When last we left our hero, I was strugging valiantly to get a Mirage unikernel version of this blog running on Amazon EC2. All unikernels built and shipped off to EC2 would begin booting, but never become pingable or reachable on TCP port 80.
ec2-get-console-output on any instance running a Mirage unikernel would show the beginning stages of a DHCP transaction, then the disappointing
RX exn Invalid_argument("String.sub"), then… silence.
When all you had for many years was a hammer, stuff is still going to look an awful lot like nails to you, even if it’s pretty distinctly screw-shaped. I wanted to take a packet trace of this transaction pretty badly. I could do three things that were almost like this:
- get a packet trace of another machine getting a DHCP lease on EC2
- get a packet trace of a unikernel getting a DHCP lease on my local Xen server
- print out an awful lot of diagnostic data from the EC2 unikernel and read it from the console
Trying to draw some conclusions from the first option above led me down the wrong path for about a day or so. I did manage to cause the DHCP client to fail on my local Xen server by sending a DHCP reply packet with no
server-identifier set, using
scapy and some hackery to cause the
xid to always match:
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After receiving this packet, the unikernel comes to a dead halt. The expected behavior is to time out after not receiving a response after a certain amount of time. This is a problem (and looking more carefully at the code, the comments even note that it’s a known issue with the current implementation). This is the why the unikernel seems to try to get a lease once, and then never try again. Unfortunately, after doing a packet dump on another, more fully-featured machine getting a DHCP lease on EC2, I determined that it’s not the problem – DHCP leases from the upstream server have a server-identifier set, as they should, so the root cause of the initial failure isn’t explained by this.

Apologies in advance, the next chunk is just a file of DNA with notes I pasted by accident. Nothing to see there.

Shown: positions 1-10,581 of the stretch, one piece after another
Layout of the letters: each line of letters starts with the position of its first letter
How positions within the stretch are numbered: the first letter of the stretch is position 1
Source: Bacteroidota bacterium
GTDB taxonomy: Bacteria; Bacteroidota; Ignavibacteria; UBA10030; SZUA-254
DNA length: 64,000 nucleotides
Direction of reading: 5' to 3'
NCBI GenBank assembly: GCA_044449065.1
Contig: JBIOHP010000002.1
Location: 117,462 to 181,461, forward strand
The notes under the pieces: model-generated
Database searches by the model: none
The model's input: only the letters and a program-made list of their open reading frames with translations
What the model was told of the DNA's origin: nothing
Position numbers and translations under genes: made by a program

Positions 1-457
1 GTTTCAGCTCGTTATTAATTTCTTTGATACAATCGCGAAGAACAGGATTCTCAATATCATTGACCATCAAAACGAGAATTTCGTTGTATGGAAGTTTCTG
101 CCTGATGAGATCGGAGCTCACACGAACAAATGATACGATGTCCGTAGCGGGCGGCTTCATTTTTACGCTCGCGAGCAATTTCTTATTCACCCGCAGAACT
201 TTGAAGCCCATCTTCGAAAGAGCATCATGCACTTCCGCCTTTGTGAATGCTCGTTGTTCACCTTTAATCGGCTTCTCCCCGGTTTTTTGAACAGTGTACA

On the advice of the wise Katherine Ye, who was visiting Hacker School for Alumni Thursday, I started digging around in code instead of trying to figure out what was going on with a packet dumper and a screwdriver. A simple
grep led me pretty quickly to the DHCP option-handling code. This is the only code module that calls
Looking at the String documentation, it’s clear why one might get an exception from
String.sub; it’s possible to call it with arguments which are outside the bounds of the string. (In other words, if you ask “Please give me 10 letters, starting from the 100th letter, from the string
I like pies”, the runtime should rightly tell you that this is a nonsensical thing to ask;
I like pies doesn’t have a 100th letter. The quality of crashing when this happens, instead of just allowing the program to randomly reference and write to memory that might be outside the bounds of the intended data, is extremely desirable.)
Why is this happening, though? The only call to
String.sub is in a function called
slice, in the
of_bytes function, which is called by
Unmarshal. This chunk of code parses through a bunch of DHCP options. DHCP options are generally specified by a code number, a length, and whatever random crap is appropriate for that option (e.g. an IP address, a server name, an MTU size, a web proxy URL, or one of a bunch more).
The actual implementation in
dhcpv4_option.ml is written quite imperatively. It begins by beginning at the beginning, which means setting the wodge of bytes representing the DHCP options in a global buffer, setting the variable